Both praise, skepticism greet Pope Francis’ eco-encyclical by Inés San Martín and Michael O’Loughlin: “Austen Ivereigh, author of Francis’ biography ‘The Great Reformer,’ believes Laudato Si’ has the potential to realign politics and reshape the church. ‘It’s the most significant social Catholic teaching since Rerum Novarum sparked it off in 1891,’ he said, adding that Francis’ encyclical charts an authentic ‘third way’ between ‘individualist capitalism’ and ‘the anti-human utopianism of the green movement.’ ‘Francis has made it not just safe to be Catholic and green,’ Ivereigh said, ‘he’s made it obligatory.’”

US church grateful for Pope Francis’ ‘marvelous’ encyclical by Brian Roewe: “Boston Cardinal Sean O’Malley, one of the Francis’ closest advisers, said he welcomed “with joy and gratitude” the encyclical, noting that as the first pope to take the name of St. Francis of Assisi, the pope carried the saint’s spirit and wisdom throughout the document.”

Common Home, Common Destiny by Michael Stafford: “Its comprehensive vision of an integral ecology could serve as the basis for the development of a new and authentic Third Way movement – a political philosophy and economy firmly rooted in Catholic Social Teaching that would be very different from anything currently on offer in either Australia or America.”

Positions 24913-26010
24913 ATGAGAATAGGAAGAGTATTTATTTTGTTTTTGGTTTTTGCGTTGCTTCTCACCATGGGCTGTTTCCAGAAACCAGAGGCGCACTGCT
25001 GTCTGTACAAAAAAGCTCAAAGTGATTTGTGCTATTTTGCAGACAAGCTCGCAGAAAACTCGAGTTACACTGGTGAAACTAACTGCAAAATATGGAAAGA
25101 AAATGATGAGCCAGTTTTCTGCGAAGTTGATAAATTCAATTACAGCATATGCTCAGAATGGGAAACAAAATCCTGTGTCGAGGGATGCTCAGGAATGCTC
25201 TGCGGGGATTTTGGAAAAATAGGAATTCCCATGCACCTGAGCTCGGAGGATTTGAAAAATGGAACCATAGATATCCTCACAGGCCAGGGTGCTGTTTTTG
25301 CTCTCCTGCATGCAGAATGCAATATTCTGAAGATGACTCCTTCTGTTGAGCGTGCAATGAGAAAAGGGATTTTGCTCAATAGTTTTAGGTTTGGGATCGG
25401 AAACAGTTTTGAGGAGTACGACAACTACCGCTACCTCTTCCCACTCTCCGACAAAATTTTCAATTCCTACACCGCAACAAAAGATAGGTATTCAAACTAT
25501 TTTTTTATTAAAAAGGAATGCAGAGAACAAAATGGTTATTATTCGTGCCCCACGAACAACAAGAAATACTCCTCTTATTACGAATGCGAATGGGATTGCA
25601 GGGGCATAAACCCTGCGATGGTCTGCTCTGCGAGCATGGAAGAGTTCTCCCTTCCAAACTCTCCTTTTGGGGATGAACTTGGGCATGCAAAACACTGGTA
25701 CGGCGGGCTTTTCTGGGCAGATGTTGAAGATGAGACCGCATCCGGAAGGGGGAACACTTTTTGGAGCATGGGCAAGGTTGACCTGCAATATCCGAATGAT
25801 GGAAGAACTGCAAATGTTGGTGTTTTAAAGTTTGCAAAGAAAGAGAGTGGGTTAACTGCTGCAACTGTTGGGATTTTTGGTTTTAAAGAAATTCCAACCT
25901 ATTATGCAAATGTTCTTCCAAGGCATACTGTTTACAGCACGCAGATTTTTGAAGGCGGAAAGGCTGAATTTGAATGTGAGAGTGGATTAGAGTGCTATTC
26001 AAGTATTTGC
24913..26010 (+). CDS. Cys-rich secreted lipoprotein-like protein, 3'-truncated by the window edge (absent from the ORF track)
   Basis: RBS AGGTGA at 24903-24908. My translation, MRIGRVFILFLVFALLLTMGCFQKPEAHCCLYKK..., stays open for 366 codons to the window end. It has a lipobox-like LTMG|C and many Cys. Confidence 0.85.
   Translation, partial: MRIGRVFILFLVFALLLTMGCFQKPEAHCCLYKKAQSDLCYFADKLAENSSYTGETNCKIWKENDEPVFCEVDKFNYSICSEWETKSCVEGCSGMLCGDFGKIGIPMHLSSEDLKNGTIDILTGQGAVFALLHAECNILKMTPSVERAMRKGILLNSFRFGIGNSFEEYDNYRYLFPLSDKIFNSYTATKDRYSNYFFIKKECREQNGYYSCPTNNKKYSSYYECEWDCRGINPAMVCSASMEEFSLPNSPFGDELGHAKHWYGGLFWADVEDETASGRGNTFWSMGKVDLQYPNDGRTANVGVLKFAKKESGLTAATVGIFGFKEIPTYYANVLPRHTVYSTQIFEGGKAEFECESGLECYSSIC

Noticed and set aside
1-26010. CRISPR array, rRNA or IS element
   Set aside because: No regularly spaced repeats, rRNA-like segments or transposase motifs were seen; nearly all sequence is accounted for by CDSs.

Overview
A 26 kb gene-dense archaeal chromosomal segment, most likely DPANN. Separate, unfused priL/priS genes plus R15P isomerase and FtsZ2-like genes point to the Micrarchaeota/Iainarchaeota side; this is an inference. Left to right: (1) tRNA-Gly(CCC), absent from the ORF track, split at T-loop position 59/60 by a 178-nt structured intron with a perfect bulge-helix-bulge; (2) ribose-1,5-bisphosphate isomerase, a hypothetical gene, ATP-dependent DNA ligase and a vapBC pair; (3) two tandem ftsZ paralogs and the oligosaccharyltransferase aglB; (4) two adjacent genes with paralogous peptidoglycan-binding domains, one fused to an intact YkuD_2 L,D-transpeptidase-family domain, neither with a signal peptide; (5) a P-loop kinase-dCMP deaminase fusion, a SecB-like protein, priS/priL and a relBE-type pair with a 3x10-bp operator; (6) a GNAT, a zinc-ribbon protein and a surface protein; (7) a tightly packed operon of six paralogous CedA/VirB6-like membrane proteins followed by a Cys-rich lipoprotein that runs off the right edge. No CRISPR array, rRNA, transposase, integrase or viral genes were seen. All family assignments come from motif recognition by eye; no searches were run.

Laudato Si’ – Magistra No by Michael Sean Winters: “There is something a little endearing about watching some conservative Catholics wrestle with the fact that they are dissenting from papal teaching. They are a bit clumsy at it.”

Top cardinal says Jeb Bush is wrong about the link between faith and politics by Chris Mooney: “In an interview with CNN’s Christiane Amanpour, Cardinal Peter Turkson of Ghana, widely considered to be an important influence behind the papal encyclical and president of the Pontifical Council for Justice and Peace, was asked to respond to Bush’s remarks — and particularly the idea that ‘this is not about morality or theology or religion,’ as Amanpour put it. Turkson responded by calling Bush’s comments ‘unfortunate’…”

And this video: